|Publication number||US4063557 A|
|Application number||US 05/672,814|
|Publication date||Dec 20, 1977|
|Filing date||Apr 1, 1976|
|Priority date||Apr 1, 1976|
|Publication number||05672814, 672814, US 4063557 A, US 4063557A, US-A-4063557, US4063557 A, US4063557A|
|Inventors||David G. Wuchinich, Alan Broadwin, Robert P. Andersen|
|Original Assignee||Cavitron Corporation|
|Export Citation||BiBTeX, EndNote, RefMan|
|Patent Citations (5), Referenced by (119), Classifications (24), Legal Events (5)|
|External Links: USPTO, USPTO Assignment, Espacenet|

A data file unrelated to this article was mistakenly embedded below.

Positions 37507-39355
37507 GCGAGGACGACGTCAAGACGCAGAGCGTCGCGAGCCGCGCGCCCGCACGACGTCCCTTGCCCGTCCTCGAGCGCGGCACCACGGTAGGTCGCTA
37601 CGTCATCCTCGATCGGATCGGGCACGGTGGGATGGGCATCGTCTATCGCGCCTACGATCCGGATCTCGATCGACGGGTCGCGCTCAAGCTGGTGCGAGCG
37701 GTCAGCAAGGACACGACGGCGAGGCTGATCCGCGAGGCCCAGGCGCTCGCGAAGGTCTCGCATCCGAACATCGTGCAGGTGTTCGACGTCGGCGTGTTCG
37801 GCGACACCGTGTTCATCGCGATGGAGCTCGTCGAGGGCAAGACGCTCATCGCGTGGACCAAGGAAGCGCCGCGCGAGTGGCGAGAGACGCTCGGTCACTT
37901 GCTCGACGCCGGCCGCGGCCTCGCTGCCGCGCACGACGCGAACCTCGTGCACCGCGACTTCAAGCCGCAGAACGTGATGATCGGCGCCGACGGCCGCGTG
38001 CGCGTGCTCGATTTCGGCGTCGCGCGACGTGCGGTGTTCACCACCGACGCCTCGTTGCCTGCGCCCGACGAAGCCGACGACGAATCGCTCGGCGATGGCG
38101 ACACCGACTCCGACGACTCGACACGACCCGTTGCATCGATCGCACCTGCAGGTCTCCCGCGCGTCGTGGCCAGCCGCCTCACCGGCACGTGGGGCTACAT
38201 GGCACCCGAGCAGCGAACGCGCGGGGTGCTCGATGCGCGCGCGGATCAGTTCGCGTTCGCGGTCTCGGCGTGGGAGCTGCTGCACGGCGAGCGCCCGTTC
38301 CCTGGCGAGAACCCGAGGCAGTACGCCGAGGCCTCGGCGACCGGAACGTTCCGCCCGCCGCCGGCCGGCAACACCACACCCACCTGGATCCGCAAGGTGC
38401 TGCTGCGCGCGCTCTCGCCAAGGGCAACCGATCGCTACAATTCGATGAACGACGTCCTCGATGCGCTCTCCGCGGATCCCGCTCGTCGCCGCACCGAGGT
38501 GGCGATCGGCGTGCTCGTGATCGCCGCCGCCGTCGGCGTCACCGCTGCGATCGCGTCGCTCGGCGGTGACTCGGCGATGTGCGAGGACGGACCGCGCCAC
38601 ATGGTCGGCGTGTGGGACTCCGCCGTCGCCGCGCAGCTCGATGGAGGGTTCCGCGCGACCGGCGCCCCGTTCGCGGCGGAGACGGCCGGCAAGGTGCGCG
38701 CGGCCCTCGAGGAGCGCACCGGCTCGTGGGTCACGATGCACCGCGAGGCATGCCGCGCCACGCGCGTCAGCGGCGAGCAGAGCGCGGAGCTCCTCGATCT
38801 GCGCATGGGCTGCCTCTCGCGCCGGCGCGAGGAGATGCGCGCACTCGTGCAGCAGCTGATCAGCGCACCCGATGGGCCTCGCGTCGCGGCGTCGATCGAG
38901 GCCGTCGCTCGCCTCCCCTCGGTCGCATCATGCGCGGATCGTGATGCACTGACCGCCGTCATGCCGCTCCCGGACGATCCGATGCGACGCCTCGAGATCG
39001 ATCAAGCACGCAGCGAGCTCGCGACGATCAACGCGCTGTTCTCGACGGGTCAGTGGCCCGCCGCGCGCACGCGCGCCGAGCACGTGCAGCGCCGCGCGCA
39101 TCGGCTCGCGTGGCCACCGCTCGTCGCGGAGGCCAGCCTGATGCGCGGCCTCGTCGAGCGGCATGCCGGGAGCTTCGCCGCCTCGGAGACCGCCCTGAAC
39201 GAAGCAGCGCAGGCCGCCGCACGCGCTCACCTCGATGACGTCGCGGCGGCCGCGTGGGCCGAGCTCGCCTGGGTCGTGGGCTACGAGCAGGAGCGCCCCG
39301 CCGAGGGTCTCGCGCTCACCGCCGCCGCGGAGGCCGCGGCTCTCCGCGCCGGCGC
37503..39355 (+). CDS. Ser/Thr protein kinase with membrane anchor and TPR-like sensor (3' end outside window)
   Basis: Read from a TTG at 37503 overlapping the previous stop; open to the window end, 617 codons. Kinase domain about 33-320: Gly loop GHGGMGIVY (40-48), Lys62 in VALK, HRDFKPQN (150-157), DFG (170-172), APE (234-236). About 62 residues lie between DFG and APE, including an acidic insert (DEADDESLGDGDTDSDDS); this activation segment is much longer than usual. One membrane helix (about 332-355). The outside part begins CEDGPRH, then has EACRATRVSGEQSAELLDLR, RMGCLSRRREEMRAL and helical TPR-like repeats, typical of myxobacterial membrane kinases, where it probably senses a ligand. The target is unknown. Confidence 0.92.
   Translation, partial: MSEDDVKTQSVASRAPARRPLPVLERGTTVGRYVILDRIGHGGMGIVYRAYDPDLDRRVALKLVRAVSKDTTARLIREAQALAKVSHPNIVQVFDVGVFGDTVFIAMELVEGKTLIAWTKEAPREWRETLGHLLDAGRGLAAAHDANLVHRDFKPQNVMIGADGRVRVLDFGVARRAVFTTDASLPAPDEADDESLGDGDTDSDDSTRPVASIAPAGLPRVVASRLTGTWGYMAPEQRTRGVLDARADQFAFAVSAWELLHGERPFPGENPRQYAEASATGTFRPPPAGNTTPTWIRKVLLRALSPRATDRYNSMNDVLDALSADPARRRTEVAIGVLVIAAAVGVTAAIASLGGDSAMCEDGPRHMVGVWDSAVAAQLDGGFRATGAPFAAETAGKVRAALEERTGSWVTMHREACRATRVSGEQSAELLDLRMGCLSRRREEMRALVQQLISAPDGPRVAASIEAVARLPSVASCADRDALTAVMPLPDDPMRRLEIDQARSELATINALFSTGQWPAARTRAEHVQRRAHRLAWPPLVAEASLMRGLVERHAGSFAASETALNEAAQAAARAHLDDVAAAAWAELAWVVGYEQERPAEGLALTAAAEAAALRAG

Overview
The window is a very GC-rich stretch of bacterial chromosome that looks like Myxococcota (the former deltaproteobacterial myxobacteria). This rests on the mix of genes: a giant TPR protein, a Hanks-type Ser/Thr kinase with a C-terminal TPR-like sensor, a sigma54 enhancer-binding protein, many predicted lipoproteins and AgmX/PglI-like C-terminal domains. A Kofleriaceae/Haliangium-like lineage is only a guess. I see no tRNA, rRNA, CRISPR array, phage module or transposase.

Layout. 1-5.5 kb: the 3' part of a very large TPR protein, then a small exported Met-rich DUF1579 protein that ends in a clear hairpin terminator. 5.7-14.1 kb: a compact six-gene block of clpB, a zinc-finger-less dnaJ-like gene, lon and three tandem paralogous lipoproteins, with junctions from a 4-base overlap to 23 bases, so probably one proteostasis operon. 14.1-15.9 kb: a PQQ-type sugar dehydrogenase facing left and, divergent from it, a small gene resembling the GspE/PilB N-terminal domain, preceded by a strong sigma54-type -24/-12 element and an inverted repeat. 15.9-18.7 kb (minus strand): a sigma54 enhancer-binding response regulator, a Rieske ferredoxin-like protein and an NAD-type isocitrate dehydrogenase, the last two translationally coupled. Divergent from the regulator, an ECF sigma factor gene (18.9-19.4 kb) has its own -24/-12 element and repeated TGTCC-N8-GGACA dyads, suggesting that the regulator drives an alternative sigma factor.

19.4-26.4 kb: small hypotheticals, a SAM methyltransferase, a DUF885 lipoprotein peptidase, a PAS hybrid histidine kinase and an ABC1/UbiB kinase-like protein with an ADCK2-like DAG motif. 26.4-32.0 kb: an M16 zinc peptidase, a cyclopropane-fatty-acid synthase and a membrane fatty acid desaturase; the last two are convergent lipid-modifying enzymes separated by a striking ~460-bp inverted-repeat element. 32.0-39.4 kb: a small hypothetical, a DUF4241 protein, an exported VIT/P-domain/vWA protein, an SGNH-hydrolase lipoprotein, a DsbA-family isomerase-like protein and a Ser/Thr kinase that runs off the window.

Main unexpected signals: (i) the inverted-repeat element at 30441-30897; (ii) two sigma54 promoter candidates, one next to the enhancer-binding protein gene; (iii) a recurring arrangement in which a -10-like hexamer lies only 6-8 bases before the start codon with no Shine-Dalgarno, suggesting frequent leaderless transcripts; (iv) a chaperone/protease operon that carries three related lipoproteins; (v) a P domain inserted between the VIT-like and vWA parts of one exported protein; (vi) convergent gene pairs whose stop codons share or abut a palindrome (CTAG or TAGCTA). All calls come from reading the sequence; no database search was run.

This invention is directed to an apparatus for ultrasonically disintegrating and aspirating tissue in a surgical operation. More particularly, this invention relates to an improved and novel surgical apparatus for disintegrating and aspirating a wide range of body tissues. Use of ultrasonically vibrated surgical tools to remove various types of body tissues is well known in the art. Certain of these instruments are being commonly used in various surgical procedures such as in the removal of cataracts from the eye as illustrated by U.S. Pat. No. 3,589,363 issued June 29, 1971 to A. Banko and C. P. Kelman. Other specialized ultrasonically driven surgical instruments have been patented, though the extent of actual use and practice is unknown. However, except for the ultrasonically driven dental prophylaxis unit (which is a widely accepted and successful instrument for cleaning the teeth professionally) and the use of ultrasonic instruments to surgically remove cataracts, the use of ultrasonically vibrated tools in the surgical removal of body tissues is not a common and accepted prodedure at present.